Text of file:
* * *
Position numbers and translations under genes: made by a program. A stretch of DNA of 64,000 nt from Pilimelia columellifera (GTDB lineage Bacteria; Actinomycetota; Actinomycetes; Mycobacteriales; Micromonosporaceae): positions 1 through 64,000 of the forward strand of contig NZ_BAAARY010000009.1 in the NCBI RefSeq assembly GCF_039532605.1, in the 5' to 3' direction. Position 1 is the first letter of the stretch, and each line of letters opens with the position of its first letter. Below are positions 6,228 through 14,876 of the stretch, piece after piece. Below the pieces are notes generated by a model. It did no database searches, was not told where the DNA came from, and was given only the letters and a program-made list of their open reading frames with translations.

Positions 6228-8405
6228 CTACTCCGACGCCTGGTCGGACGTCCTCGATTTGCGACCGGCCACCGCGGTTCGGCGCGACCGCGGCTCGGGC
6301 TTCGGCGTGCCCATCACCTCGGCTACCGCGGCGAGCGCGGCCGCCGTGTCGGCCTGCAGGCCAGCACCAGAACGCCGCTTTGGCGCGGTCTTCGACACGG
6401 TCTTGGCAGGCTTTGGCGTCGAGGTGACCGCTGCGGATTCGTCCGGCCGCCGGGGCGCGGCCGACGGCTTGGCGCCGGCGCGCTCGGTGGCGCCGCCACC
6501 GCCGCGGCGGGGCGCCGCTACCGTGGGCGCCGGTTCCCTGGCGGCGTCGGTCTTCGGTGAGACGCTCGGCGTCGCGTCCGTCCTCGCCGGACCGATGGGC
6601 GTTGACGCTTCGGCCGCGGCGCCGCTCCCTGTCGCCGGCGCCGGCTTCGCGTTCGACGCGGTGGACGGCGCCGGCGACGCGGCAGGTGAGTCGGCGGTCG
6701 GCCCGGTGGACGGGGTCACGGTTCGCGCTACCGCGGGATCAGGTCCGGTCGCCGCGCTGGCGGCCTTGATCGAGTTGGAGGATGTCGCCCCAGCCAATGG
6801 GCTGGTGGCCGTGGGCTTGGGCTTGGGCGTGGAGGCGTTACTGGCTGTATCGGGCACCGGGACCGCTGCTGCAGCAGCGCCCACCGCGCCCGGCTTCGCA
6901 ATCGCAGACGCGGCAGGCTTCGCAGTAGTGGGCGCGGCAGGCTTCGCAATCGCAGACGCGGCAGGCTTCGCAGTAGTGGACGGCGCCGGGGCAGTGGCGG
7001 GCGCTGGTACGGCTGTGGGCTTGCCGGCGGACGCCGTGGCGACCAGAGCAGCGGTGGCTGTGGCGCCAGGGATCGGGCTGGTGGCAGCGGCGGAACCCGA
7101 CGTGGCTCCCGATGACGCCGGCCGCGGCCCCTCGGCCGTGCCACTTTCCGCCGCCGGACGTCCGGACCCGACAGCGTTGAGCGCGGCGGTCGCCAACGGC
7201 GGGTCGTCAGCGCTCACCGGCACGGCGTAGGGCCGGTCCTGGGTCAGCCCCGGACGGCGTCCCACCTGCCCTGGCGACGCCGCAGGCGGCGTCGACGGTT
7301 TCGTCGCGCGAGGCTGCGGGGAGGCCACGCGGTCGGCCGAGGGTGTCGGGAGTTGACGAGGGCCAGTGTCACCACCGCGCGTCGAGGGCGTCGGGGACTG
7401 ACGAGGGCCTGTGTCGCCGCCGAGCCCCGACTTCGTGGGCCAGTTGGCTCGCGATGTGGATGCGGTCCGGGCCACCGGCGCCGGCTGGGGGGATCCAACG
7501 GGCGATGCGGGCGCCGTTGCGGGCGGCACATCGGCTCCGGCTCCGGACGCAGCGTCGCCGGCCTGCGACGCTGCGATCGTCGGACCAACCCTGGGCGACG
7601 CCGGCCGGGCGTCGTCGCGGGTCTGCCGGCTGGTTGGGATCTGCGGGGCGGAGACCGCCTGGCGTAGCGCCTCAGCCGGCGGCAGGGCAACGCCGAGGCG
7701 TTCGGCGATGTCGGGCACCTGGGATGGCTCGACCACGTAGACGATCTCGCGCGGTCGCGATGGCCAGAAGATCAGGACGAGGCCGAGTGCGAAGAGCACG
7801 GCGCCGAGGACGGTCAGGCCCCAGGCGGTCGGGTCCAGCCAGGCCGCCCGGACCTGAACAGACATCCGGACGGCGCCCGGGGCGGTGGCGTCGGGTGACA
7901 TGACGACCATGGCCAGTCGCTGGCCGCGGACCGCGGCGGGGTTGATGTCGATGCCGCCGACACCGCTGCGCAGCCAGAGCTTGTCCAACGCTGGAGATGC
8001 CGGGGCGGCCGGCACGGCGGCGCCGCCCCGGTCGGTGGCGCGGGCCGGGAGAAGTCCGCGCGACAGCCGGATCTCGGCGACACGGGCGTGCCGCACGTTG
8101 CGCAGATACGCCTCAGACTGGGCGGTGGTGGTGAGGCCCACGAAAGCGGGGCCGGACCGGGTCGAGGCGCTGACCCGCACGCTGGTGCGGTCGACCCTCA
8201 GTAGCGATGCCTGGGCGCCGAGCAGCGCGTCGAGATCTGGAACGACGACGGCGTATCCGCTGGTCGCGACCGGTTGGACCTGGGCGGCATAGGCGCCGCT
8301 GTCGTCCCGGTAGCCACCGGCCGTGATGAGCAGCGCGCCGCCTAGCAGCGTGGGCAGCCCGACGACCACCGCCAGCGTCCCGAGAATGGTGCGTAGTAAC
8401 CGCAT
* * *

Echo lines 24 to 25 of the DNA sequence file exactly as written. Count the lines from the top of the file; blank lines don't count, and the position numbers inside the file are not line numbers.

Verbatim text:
8301 GTCGTCCCGGTAGCCACCGGCCGTGATGAGCAGCGCGCCGCCTAGCAGCGTGGGCAGCCCGACGACCACCGCCAGCGTCCCGAGAATGGTGCGTAGTAAC
8401 CGCAT